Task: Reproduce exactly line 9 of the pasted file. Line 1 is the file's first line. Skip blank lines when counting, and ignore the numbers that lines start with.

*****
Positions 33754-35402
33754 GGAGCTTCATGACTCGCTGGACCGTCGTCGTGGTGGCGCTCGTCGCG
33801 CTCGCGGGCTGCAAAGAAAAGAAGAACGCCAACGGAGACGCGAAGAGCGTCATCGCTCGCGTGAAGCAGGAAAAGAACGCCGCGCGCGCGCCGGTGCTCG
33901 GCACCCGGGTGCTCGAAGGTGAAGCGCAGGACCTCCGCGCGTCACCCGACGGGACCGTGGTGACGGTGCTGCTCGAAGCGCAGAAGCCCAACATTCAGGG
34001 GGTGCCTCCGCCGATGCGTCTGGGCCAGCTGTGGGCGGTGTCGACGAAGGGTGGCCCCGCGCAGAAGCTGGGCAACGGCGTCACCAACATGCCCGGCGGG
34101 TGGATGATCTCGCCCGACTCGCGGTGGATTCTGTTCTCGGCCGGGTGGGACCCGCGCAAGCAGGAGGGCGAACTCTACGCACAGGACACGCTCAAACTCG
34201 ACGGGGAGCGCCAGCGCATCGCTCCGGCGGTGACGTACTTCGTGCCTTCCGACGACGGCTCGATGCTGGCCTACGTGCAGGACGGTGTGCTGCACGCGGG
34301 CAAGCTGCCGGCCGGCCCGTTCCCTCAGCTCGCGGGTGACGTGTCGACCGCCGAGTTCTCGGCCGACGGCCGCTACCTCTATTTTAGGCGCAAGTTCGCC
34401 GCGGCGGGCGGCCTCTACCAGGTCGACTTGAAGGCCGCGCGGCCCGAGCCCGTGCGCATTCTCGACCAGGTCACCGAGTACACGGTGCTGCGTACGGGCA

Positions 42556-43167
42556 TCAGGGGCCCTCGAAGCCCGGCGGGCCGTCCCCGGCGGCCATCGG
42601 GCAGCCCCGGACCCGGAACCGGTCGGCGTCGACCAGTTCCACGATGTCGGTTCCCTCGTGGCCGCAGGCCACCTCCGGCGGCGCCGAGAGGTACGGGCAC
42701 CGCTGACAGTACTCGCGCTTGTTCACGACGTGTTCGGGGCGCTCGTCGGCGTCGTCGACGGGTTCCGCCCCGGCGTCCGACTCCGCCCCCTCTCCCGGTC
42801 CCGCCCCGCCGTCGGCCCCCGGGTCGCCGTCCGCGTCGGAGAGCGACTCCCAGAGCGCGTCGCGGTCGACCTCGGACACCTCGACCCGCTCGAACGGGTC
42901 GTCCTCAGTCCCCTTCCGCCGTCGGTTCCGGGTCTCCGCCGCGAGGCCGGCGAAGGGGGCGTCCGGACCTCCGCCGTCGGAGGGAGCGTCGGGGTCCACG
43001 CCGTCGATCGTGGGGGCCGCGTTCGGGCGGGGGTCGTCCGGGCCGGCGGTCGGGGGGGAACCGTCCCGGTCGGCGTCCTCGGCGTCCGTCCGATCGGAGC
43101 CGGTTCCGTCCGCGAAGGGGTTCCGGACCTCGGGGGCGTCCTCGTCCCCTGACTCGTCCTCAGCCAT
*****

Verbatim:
34401 GCGGCGGGCGGCCTCTACCAGGTCGACTTGAAGGCCGCGCGGCCCGAGCCCGTGCGCATTCTCGACCAGGTCACCGAGTACACGGTGCTGCGTACGGGCA